Bermuda is a tiny island but we have lots of hidden gems that are worth exploring, or worth exploring again! Every week we pick out our favourite spots in Bermuda for you to visit.
Fort St. Catherine
With the recent development of the St. Regis hotel, many residents are wondering if a classic attraction of St. George’s will still be open to the public – Fort St. Catherine and its beach below. The Desarrollos Hotelco Group has made it a priority to preserve public access to these historic areas, and the artillery fort is a wonderful place to explore before cooling off in the ocean. Fort St. Catherine’s beach is quieter than St. George’s Tobacco Bay, and gives beachgoers plenty of opportunity to enjoy the sun undisturbed. The historic fort it surrounds was an essential look out point for vessels coming into Bermuda from the Atlantic Ocean and now houses a museum.
Bermuda’s habitats host an incredibly diverse range of species despite its small size. Unfortunately, many habitats not seen as attractive or beneficial to humans have been neglected, and none more so than the freshwater pond, many of which were filled in during the 1920s-70s. These ponds have a layer of peat on the bottom (that gives them their characteristic funk!), which prevents water from draining away and provides the opportunity for various birds, fish, and plants to survive. Paget Marsh is the best-preserved freshwater marsh on island due to the efforts of the National Trust, The Audubon Society, and David Wingate. It is definitely worth a visit to the shaded reserve, populated with boardwalks that let visitors walk among the mangroves and over marshy soils with ease.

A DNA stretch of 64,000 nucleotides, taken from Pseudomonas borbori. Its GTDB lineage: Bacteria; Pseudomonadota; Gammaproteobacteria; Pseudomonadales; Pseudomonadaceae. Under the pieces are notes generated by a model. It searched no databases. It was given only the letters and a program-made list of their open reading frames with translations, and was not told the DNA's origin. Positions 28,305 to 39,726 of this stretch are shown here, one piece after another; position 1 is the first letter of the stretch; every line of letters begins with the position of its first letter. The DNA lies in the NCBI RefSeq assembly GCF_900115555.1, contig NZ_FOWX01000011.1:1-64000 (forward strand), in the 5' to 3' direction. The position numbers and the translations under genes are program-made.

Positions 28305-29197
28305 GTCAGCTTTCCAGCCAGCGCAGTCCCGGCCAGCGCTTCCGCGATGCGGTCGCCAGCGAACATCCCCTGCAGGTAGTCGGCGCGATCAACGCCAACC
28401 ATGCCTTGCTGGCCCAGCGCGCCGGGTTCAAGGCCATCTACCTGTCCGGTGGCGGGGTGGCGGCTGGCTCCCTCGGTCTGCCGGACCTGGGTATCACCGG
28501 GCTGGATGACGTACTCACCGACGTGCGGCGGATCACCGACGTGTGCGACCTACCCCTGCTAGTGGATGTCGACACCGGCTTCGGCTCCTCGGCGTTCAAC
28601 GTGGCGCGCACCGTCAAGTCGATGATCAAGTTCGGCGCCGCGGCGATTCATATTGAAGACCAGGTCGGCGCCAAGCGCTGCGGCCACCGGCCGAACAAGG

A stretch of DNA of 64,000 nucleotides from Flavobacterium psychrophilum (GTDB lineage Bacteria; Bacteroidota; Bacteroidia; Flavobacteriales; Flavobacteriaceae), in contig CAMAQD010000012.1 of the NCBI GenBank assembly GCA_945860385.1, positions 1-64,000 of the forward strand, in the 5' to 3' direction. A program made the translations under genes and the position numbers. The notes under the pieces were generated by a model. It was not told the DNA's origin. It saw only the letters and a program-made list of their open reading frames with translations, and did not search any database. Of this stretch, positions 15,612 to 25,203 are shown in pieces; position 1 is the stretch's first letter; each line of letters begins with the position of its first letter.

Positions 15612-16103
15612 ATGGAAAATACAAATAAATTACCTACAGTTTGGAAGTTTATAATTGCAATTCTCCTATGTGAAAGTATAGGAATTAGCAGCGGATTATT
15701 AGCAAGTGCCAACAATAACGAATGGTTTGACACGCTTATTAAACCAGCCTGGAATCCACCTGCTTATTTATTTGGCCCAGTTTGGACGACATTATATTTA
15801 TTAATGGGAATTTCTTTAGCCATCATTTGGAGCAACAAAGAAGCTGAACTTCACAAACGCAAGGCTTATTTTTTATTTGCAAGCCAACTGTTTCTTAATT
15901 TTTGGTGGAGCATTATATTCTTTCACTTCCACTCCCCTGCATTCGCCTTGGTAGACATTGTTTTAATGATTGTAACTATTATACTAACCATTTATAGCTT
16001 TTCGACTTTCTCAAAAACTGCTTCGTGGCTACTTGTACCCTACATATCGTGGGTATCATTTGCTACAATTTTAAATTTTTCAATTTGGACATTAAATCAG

This elegant old Bermuda house turned museum is an important site for the African Diaspora Heritage Trail. The large house has been beautifully restored, and boasts grounds full of native plants like cedar and palmetto, and a shaded citrus garden. The Trust maintains the 300 year old property, including three floors, a drawing room and parlour, and various artifacts from the 1700s, including ornate wooden furniture, silver ornaments and children’s toys. Slaves built and maintained the property for 125 years until slavery was abolished on island, and the slaves’ quarters and outhouses can still be explored today. Individuals interested in Bermudian heritage and Diaspora will be excited to tour the ancient house, which many believe is haunted.